Think of the site as an early warning system for new versions of Windows. Earlier this week, a brand-new version of Win10 got caught in the BuildFeed flypaper. Build 10.0.15141.1000 (rs_prerelease.170219-2340) appears to be the first in a new line of Win10 releases, code-named “Redstone 3.”

When fully developed, Redstone 3 will supplant the Win10 version currently in beta, the Creators Update aka version 1703 (“Redstone 2”). Look for the coming out ceremony later this year.

If Microsoft continues its current pace of releasing every eight months or so, Redstone 3 will likely hit in October or November. Given the pressure to get new releases out prior to the holiday buying season, I think it likely that Redstone 3 will end up as version 1710 (as in October 2017) or possibly 1709 or 1711.

We knew it was coming. Earlier this week, multitudes of Windows blogs bloviated over the discovery of a slide in a Ch9 video from at Microsoft’s Ignite Australia conference. (Look at 22 to 24 minutes, if you’re really interested.) The slide shows that Microsoft plans on shipping another version of Windows 10 in late 2017.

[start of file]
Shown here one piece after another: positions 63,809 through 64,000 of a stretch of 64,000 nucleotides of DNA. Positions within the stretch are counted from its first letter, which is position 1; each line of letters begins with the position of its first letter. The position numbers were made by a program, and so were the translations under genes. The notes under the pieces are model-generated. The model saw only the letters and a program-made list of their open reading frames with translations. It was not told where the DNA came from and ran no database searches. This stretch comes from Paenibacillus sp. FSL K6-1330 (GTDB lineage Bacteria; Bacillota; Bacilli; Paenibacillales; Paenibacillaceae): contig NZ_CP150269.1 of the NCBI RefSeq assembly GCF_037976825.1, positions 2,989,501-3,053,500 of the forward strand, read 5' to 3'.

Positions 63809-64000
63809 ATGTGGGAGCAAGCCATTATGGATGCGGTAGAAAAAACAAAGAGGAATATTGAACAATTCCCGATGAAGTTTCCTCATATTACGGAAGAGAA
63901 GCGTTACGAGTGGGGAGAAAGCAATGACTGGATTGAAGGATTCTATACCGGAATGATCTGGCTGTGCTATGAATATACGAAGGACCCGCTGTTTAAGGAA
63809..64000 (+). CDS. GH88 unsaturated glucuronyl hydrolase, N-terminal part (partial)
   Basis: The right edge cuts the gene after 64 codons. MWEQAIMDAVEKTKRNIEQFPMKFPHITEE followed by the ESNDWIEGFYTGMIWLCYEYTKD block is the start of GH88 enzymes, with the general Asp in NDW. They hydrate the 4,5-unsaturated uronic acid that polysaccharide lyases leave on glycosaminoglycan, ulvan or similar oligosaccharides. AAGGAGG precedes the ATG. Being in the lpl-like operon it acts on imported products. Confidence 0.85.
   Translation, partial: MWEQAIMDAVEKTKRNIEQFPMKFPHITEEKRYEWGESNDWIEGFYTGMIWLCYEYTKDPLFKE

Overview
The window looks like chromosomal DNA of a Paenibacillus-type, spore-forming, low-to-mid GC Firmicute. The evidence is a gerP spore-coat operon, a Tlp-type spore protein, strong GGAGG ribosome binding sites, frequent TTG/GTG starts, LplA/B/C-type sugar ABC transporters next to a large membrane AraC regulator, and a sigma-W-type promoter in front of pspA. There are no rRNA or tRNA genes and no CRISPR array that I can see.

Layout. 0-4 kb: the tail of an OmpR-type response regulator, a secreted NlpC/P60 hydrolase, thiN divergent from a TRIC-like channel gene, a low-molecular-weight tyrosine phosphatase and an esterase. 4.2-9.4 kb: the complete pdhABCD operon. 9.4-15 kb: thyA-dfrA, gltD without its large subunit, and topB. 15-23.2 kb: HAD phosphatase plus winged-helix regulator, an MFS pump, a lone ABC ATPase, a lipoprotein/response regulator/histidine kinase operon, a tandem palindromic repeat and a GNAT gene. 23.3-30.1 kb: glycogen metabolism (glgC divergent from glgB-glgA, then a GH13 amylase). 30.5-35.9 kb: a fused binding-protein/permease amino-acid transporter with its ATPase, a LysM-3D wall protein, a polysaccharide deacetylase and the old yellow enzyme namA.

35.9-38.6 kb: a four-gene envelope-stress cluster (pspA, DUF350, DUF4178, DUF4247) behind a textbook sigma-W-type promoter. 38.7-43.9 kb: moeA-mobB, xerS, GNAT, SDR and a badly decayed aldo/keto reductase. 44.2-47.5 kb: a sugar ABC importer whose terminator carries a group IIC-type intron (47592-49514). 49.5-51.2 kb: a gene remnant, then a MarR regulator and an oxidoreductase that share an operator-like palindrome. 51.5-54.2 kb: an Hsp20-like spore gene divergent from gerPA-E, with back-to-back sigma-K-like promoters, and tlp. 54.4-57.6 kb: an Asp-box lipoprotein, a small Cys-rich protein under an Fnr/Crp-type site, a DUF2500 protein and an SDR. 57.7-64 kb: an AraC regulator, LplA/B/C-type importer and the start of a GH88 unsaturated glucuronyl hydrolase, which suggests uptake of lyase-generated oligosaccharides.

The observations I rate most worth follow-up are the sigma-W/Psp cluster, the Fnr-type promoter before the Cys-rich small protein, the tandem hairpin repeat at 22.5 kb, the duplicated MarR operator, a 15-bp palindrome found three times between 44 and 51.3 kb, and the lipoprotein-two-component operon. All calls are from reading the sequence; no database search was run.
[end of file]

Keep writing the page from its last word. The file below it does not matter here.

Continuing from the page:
about plans to slip another version out this year. Win10 has received version bumps every eight months or so since the first bump appeared four months after the original version of Win10. This continues the trend.

(A cynical soul might note that the “Pilot” bars in the slide correspond to the time after a version has been released, but before it’s declared Current Branch for Business. That’s the period after new versions go to the unwashed masses, but before they’re anointed as being business-ready.)

We were originally told that Win10 version changes (“feature updates”) would appear two to three times a year. Two weeks ago, Dani Halfin posted on TechNet in his :

Windows as a service will deliver smaller feature updates two to three times per year

The rhythm now is definitely set at eight months, give or take a bit. That would equate to two versions of Win10 in 2017 and one in 2018.

, but it didn’t make the Creators Update. “With Windows My People, you can pin your favorite contacts to the Windows task bar and easily drag and drop any document, photo or video right on top of the contact for easy sharing. You can receive unique notifications, Shoulder Taps, and easily view and open emails, IMs, shared documents and more, all in one place.”

  • Project NEON is a built-in ability to animate and blur backgrounds and sidebars. See in MSPoweruser.
  • Composable Shell, or cshell, will unify the main Windows interface so that it can be run across PCs, Mobile, HoloLens, and Xbox. See at Windows Central.
  • There’s still some life left in the old-timer.

    Discussion continues on the .